Firm recommendations about the way thiopurine drugs are being introduced.
However, the use of thiopurine methyltransferase and metabolite measurements during treatment in inflammatory bowel disease (IBD) are lacking.
Dr Ulf Hindorf and colleagues evaluated pharmacokinetics and tolerance after initiation of thiopurine treatment with a fixed dosing schedule in patients with IBD.
The team assessed 60 consecutive patients in a 20 week open, prospective study, of which 33 had Crohn's disease and 27 had ulcerative colitis.
Thiopurine treatment was introduced using a predefined dose escalation schedule.
The daily target dose at week 3 was 2.5 mg azathioprine or 1.25 mg 6-mercaptopurine per kg body weight.
|67% with adverse events tolerated long term treatment on a lower dose|
Thiopurine methyltransferase and genotypes, thiopurine methyltransferase activity, gene expression, and metabolites were determined.
The investigative team monitored clinical outcome and occurrence of adverse events.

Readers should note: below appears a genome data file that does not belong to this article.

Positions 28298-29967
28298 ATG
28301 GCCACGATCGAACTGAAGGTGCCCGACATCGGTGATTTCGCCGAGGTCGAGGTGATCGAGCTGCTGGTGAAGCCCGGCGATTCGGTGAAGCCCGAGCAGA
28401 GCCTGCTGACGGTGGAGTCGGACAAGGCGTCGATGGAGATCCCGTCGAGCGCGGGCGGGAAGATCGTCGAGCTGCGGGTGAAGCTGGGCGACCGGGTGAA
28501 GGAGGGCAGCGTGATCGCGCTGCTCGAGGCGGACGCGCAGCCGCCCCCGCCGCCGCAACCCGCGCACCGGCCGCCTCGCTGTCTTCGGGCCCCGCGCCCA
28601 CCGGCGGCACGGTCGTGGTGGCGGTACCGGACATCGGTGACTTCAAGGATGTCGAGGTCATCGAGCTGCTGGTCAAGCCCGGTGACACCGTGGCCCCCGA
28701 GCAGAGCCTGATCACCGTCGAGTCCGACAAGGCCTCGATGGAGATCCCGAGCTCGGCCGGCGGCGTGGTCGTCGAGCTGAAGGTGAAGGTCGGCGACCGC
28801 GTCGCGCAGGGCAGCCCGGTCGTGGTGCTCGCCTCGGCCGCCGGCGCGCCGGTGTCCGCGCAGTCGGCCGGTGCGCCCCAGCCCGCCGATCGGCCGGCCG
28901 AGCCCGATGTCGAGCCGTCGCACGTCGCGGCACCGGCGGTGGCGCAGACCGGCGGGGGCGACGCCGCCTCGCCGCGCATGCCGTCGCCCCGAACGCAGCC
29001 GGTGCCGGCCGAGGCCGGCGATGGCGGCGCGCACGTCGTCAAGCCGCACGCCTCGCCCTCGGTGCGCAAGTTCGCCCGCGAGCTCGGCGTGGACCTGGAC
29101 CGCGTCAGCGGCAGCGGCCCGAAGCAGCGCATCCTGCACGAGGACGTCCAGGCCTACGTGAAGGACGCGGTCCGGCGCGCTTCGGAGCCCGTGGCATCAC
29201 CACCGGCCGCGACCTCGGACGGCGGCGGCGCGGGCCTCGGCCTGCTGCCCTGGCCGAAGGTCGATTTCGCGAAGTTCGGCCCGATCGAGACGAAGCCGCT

The team reported that 27 patients completed the study per protocol, while 33 were withdrawn.
Of those patients withdrawn, 5 had early protocol violation, thiopurine methyltransferase deficiency occurred in 1, and 27 had adverse events.
The team noted that 67% of patients with adverse events tolerated long term treatment on a lower dose, a median 1.32 mg azathioprine/kg body weight.
Thiopurine methyltransferase activity did not change during the 20 week course of the study.
However, the team found a significant decrease in thiopurine methyltransferase gene expression.
Patients with methylthioinosine monophosphate concentrations more than 11,450 pmol/8x108 red blood cells at week 5 had an increased risk of myelotoxicity.
Dr Hindorf's team commented, “After initiation of thiopurine treatment using a fixed dosing schedule, no general induction of thiopurine methyltransferase enzyme activity occurred, though gene expression decreased.”
“The development of different types of toxicity was unpredictable, but we found that measurement of methylthioinosine monophosphate early in the steady state phase helped to identify patients at risk of developing myelotoxicity.”